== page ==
The European Union informed Phnom Penh on Tuesday that it is suspending funding for Cambodia’s 2018 parliamentary election, following Prime Minister Hun Sen’s move to dissolve the main opposition Cambodia National Rescue Party (CNRP). The decision is unlikely to be anything more than symbolic–Japan (the other main contributor to Cambodia’s election commission) says it will not cut its aid, and anyway Cambodia can presumably pay for its own elections.


Rex Tillerson went out on a bit of a limb on Tuesday, telling an audience at the Atlantic Council in Washington that he’s “ready to talk at any time” with North Korea:

Speaking at the Atlantic Council policy forum on Tuesday, Mr Tillerson said the US “simply cannot accept a nuclear armed North Korea”.


But appearing to soften the US stance towards potential future talks, he said: “Let’s just meet and let’s talk about the weather if you want and talk about whether it’s going to be a square table or a round table if that’s what you’re excited about.


“Then we can begin to lay out a map, a road map, of what we might be willing to work towards.”

This is a far cry from Donald Trump’s typical fire and fury comments, though again this is a situation where you can’t be sure Tillerson still speaks for his ostensible boss.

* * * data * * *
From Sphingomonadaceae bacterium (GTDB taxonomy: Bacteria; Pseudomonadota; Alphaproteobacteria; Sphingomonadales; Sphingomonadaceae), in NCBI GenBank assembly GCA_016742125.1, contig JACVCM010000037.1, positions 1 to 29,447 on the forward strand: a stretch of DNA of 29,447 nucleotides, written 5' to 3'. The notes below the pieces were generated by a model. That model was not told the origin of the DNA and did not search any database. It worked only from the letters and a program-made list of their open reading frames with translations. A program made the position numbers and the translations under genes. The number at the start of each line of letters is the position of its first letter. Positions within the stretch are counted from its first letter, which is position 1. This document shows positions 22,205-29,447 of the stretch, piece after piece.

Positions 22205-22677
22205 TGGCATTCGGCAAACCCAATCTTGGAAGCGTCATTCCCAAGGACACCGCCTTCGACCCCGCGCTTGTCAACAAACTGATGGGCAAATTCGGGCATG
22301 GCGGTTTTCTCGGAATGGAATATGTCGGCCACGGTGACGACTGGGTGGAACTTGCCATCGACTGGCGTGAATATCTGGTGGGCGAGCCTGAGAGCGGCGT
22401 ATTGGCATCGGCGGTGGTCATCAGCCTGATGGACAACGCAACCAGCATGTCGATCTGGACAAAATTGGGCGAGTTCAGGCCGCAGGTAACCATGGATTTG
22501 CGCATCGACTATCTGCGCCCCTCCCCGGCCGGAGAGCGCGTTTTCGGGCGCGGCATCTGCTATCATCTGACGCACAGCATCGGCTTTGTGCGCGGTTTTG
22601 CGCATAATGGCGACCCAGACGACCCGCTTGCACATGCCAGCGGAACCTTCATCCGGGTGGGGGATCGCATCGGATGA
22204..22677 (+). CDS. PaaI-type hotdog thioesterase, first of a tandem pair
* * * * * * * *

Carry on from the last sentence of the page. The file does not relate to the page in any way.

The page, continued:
Liberia’s presidential runoff will be held on December 26, so adjust your holiday schedules accordingly.


Last week’s clashes in South Sudan’s Great Lakes region, between ethnic Ruop and ethnic Pakam fighters, killed at least 170 people. That number has the potential to rise as more information is gathered–the previous estimate was 45.


The Ethiopian government appears to have pulled the plug on the country’s social media access in the wake of reports that its security forces killed at least six people in the Oromian village of Chelenqo on Monday. Some sources are reporting as many as 15 killed.


A US drone strike on Tuesday hit a truck southwest of Mogadishu that was believed to be carrying explosives into the Somali capital. Al-Shabab’s truck bombs in Mogadishu have been a constant threat, including the bombing in October that killed over 500 people.

On the other hand, a colonel in the Puntland army’s bomb disposal unit was killed while trying to defuse an al-Shabab roadside bomb on Tuesday.